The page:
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Exam malpractice is systemic problem – CP Akpoyibo

By Emmanuel Edukugho
As standard of education keeps deteriorating with widespread examination malpractice linked to the rot, the police cannot be blamed for this sordid situation.

That is the contention of Mr. Marvel Akpoyibo, Commissioner of Police, Lagos State, while answering questions from Vanguard editors during a visit to the corporate headquarters of the newspaper on Monday.

He acknowledged that “standard of education has deteriorated,” adding, “if  a graduate writes a story for you today, you will weep,” pointing to several errors of grammar, punctuations, bad sentences and wrong use of words that will be found in the story.0

He noted that, “so too are police officers who can not write good English in their reports.”

Asked about the incessant cases of exam malpractice in which students copy wholesale from books  inside examination halls coming out with results that are fraudulent and not, based on merit thereby breeding future criminals, Akpoyibo, a sociology graduate and lawyer answered thus:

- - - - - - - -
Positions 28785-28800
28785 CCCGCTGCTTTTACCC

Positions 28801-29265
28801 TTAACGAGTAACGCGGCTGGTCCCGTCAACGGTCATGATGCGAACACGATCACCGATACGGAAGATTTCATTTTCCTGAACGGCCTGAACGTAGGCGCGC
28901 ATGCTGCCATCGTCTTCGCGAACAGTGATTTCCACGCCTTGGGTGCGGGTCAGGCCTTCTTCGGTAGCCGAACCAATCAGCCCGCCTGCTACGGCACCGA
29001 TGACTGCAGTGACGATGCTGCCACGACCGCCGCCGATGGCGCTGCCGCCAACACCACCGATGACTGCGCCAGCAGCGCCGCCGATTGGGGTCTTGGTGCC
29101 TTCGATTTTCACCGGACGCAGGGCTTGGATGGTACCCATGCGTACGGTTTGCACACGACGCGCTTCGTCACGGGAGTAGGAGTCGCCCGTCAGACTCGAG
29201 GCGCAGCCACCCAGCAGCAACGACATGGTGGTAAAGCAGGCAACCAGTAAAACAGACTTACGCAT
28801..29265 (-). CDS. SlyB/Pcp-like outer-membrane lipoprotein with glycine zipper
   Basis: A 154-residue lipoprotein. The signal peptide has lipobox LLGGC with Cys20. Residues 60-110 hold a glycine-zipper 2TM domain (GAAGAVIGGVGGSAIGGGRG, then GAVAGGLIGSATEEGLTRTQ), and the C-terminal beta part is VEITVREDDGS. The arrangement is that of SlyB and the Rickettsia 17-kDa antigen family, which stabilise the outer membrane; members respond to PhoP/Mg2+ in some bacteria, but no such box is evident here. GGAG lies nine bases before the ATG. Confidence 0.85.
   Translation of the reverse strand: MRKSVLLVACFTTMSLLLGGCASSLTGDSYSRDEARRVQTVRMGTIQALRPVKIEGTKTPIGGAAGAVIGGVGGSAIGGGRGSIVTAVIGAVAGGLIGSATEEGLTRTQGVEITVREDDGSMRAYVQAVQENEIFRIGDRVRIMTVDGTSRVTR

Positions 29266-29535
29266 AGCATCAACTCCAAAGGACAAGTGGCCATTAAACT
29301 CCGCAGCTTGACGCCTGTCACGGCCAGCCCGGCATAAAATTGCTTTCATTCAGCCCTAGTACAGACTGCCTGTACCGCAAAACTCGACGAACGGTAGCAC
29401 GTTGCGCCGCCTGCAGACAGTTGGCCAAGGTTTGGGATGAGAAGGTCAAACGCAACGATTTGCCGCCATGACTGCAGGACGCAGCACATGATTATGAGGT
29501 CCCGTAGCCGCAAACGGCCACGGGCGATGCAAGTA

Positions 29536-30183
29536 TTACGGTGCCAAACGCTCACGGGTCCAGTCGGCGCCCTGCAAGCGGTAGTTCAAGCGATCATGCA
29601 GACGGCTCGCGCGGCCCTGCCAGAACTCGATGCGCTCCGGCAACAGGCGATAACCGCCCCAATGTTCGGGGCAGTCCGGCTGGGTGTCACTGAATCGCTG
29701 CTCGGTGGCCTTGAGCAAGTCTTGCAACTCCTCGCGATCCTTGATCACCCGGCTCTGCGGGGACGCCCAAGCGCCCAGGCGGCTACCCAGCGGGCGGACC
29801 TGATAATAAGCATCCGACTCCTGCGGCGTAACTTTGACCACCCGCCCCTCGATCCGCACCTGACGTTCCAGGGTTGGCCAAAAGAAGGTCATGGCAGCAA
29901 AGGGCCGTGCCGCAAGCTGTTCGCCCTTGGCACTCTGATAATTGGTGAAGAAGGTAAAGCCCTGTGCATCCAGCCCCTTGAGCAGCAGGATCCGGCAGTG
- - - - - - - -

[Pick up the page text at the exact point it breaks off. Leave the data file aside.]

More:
“Police are not examiners, not invigilators. When the police arrest some of them, they are taken to court and later get bail. It’s a systemic problem. You can’t ascribe it to the police.”

He explained that the scourge of examination malpractice is not confined to public examinations for secondary school  students but goes beyond.

The police commissioner asked rhetorically: “What is happening in universities? Will you be carrying mobile policeman to class during examination?

Examination malpractice is systemic problem.

What about lecturers who allocate marks to students.”

He drew attention to different types of malpractices going on in the university system, tending to undermine the integrity of the educational institution, the quality of products coming out from our ivory towers.

Akpoyibo cited a case in which a student was shot dead by a policeman.

“Immediately I tried the policeman, after which he was dismissed and later bungled to court for murder.”
A  pastor himself, the police chief underlined this by affirming that “you can not police without fear of God.”


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Comments expressed here do not reflect the opinions of vanguard newspapers or any employee thereof.